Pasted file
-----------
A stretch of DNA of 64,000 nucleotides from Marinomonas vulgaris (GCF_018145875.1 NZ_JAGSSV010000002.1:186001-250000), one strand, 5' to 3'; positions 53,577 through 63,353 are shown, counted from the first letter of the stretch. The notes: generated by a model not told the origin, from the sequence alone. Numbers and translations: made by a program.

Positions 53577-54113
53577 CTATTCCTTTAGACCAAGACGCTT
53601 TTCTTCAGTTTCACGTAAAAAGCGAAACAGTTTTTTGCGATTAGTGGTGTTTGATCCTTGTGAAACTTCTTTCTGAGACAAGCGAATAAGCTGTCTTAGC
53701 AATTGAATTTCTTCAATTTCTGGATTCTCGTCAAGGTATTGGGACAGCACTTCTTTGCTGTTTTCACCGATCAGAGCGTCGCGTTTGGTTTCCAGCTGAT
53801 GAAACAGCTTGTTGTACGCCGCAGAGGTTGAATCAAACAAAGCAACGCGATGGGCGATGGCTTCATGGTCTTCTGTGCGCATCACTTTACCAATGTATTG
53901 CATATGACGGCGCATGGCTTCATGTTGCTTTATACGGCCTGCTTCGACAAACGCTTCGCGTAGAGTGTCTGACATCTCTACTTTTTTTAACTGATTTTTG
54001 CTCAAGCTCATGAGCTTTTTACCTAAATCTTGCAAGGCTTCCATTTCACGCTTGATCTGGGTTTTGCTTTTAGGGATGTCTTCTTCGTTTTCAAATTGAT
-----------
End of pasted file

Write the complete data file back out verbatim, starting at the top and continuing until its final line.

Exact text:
A stretch of DNA of 64,000 nucleotides from Marinomonas vulgaris (GCF_018145875.1 NZ_JAGSSV010000002.1:186001-250000), one strand, 5' to 3'; positions 53,577 through 63,353 are shown, counted from the first letter of the stretch. The notes: generated by a model not told the origin, from the sequence alone. Numbers and translations: made by a program.

Positions 53577-54113
53577 CTATTCCTTTAGACCAAGACGCTT
53601 TTCTTCAGTTTCACGTAAAAAGCGAAACAGTTTTTTGCGATTAGTGGTGTTTGATCCTTGTGAAACTTCTTTCTGAGACAAGCGAATAAGCTGTCTTAGC
53701 AATTGAATTTCTTCAATTTCTGGATTCTCGTCAAGGTATTGGGACAGCACTTCTTTGCTGTTTTCACCGATCAGAGCGTCGCGTTTGGTTTCCAGCTGAT
53801 GAAACAGCTTGTTGTACGCCGCAGAGGTTGAATCAAACAAAGCAACGCGATGGGCGATGGCTTCATGGTCTTCTGTGCGCATCACTTTACCAATGTATTG
53901 CATATGACGGCGCATGGCTTCATGTTGCTTTATACGGCCTGCTTCGACAAACGCTTCGCGTAGAGTGTCTGACATCTCTACTTTTTTTAACTGATTTTTG
54001 CTCAAGCTCATGAGCTTTTTACCTAAATCTTGCAAGGCTTCCATTTCACGCTTGATCTGGGTTTTGCTTTTAGGGATGTCTTCTTCGTTTTCAAATTGAT